Open main menu

Scott Bostwick (June 22, 1961 – June 5, 2011) was an American football player and coach. He served as the defensive coordinator at Northwest Missouri State University from 1994 to 2010 under head coach Mel Tjeerdsma, during which time the Bearcats captured three NCAA Division II Football Championships, in 1998, 1999, and 2009. In 2007, Bostwick was named the AFCA Division II Assistant Coach of the Year in 2007. He succeeded Tjeerdsma as head coach following the 2010 season, but died of a heart attack the following June.

Scott Bostwick
Scott Bostwick.jpg
Biographical details
Born(1961-06-22)June 22, 1961
Omaha, Nebraska
DiedJune 5, 2011(2011-06-05) (aged 49)
Maryville, Missouri
Playing career
early 1980sNebraska Wesleyan
Coaching career (HC unless noted)
1986–1989Nebraska Wesleyan (DC)
1990–1993Western Washington (DC)
1994–2010Northwest Missouri State (DC)
2011Northwest Missouri State
Accomplishments and honors
AFCA Division II Assistant Coach of the Year (2007) Northwest Bearcats M-Club Hall of Fame (2015)


Early life and playing careerEdit

Bostwick was born June 22, 1961 in Omaha, Nebraska one of the eight children of parents Robert Bostwick and June (Staab) Bostwick Blair.[1] Bostwick was raised in the Omaha area and was a 1979 graduate of Omaha North High School. He then attended Nebraska Wesleyan University, earning a bachelor's degree in 1984.[2] While at Nebraska Wesleyan Bostwick was a four-year letterman in football and finished his playing career as the Prairie Wolves third leading tackler all-time. Bostwick was inducted in the school's athletic hall of fame in October 2006.[3][4]

Coaching careerEdit

Bostwick stayed on as a coaching assistant at Nebraska Wesleyan following graduation, and served as the programs defensive coordinator from 1986 to 1990. He next headed west to Bellingham, Washington in 1990, taking over as defensive coordinator for Western Washington University until 1994.[5]

Building a Bearcat dynastyEdit

In 1994, Bostwick's next career move brought his greatest success as he joined new head coach Mel Tjeerdsma as defensive coordinator at Northwest Missouri State University, a member of the Mid-America Intercollegiate Athletics Association (MIAA). The MIAA had already produced several NCAA Division II playoff teams, and one national champion, Pittsburg State in 1991. After a disappointing 0–11 season in 1994, the Bearcats would over the ensuing 16 seasons win or share 12 MIAA conference titles, make the Division II playoffs 15 times, appear in seven national title games and win three NCAA Division II Championships.[6] Bostwick's strong defenses were key to the Bearcats success, allowing only eight opposing players to rush for 100 yards or more over a period of 77 games between 2007 and 2010. For his efforts Bostwick was named the AFCA Division II Assistant Coach of the Year in 2007. Two of Bostwick's defensive players, Dave Tollefson and Steve Williams have gone on to professional football careers in the National Football League (NFL).

Appointment as head coach and deathEdit

On December 31, 2010 Northwest officials announced that Bostwick would succeed the just-retired Tjeerdsma as the Bearcats 18th head coach. Bostwick said he did not even know that Tjeersdma was going to retire until being told the week before his Christmas week announcement.[7] At a press event following his promotion to top Bearcat, Bostwick told the media, "I've been a coordinator for 26 years and if I was ever going to be a head coach, this is where I wanted to be."[6] Bostwick, however, never had the chance to serve Northwest as head coach in an official game. On Sunday morning, June 5, 2011 Bostwick was at home mowing the yard when he collapsed and died of a heart attack.[8]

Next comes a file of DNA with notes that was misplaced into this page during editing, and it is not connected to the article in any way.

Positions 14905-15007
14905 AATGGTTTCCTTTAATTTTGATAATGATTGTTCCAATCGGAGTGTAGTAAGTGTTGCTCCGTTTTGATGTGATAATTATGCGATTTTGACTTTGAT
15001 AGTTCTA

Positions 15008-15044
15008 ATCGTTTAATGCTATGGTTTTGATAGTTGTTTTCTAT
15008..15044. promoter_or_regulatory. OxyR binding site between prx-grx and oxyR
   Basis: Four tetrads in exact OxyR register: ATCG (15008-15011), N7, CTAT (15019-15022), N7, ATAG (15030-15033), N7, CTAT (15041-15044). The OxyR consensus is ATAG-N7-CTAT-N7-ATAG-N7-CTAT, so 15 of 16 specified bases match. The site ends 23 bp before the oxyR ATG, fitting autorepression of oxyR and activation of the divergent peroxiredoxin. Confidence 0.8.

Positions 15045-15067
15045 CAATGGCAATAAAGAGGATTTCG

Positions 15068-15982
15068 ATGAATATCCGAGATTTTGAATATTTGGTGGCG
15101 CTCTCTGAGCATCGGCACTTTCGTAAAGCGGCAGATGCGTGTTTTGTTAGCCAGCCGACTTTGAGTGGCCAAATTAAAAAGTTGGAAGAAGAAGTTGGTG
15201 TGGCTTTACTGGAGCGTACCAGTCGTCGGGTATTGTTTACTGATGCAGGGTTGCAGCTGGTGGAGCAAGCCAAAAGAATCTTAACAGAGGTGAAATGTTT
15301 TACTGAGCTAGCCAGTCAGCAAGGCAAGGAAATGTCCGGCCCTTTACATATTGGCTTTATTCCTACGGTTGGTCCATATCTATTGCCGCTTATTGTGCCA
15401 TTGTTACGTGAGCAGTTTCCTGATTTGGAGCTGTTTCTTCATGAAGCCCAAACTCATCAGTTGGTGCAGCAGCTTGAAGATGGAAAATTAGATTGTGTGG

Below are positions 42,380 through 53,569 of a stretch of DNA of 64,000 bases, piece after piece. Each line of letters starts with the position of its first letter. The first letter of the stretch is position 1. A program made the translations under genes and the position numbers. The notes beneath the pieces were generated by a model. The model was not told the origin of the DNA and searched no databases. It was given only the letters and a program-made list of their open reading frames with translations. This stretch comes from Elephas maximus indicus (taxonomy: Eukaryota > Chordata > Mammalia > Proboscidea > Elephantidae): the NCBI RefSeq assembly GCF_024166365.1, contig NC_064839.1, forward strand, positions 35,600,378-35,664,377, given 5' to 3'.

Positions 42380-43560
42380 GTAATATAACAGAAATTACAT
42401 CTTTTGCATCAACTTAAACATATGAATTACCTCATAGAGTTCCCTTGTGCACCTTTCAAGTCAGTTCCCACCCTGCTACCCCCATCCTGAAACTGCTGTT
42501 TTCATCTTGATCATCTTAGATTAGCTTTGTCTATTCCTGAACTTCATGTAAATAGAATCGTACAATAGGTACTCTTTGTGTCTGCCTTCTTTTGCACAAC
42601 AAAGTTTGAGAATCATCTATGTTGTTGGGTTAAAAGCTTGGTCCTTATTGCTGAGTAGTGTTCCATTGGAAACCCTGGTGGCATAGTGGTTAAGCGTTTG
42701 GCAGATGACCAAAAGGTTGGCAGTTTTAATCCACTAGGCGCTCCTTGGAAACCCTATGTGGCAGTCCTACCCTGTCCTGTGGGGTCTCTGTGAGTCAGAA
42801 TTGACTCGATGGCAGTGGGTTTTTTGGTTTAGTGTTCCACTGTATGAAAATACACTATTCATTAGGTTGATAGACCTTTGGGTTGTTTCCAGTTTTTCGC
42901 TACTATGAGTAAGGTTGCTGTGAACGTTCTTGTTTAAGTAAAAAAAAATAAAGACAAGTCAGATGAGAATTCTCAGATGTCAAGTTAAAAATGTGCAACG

Three week after Bostwick's death Adam Dorrel, who was the offensive coach under Tjeersdma and who had played with him in the first 1993 0-11 season succeeded Bostwick. Bostwick had earlier named him assistant coach. On July 7 Bostwick's brother Chad Bostwick who had been a walk on player at Northwest under Bostwick was named linebackers coach under Dorrel.[9][10]

Personal lifeEdit

Bostwick had three brothers, four sisters, four step-brothers and one step-sister. On December 30, 1988 Bostwick married Susan Duckworth. They had two children, a daughter and a son. Bostwick was a member of St. Gregory Barbargio Catholic Church as well as the Maryville Elks Lodge.[11]


  1. ^ "Obituaries: Scott Bostwick". Price Funeral Home website. 2011-06-06. Retrieved 2011-06-06.
  2. ^ "Athletics Hall of Fame | Nebraska Wesleyan University". Archived from the original on 2011-07-20. Retrieved 2011-01-01.
  3. ^ "Bostwick to succeed Tjeerdsma as head coach - Maryville, MO". Maryville Daily Forum. Archived from the original on 2011-07-14. Retrieved 2011-01-01.
  4. ^ "Nebraska Wesleyan Football All-Time Charts". Retrieved 2011-01-01.
  5. ^ "Bostwick takes over at Northwest Missouri State". Retrieved 2011-01-01.
  6. ^ a b "NW Missouri coach dies of apparent heart attack". Omaha 2011-06-05. Retrieved 2011-06-06.
  7. ^ Andrew DeWitt St. Joseph News-Press . "Bostwick to be next Northwest coach - College Sports News Story - St. Joseph". Archived from the original on 2011-01-05. Retrieved 2011-01-01.CS1 maint: Multiple names: authors list (link)
  8. ^ "Football coach's death at 49 stuns Northwest Missouri State". The Kansas City Star. 2011-06-05. Retrieved 2011-06-06.
  9. ^ "Northwest Missouri State adds another Bostwick as linebacker coach". Missouri Net. 2011-07-07. Retrieved 2011-07-07.
  10. ^ "Chad Bostwick hired as linebackers coach". Maryville Daily Forum. 2011-07-07. Archived from the original on 2011-10-06. Retrieved 2011-07-07.
  11. ^ "Obituaries-Scott Bostwick". Price Funeral Home. 2011-06-06. Retrieved 2011-06-06.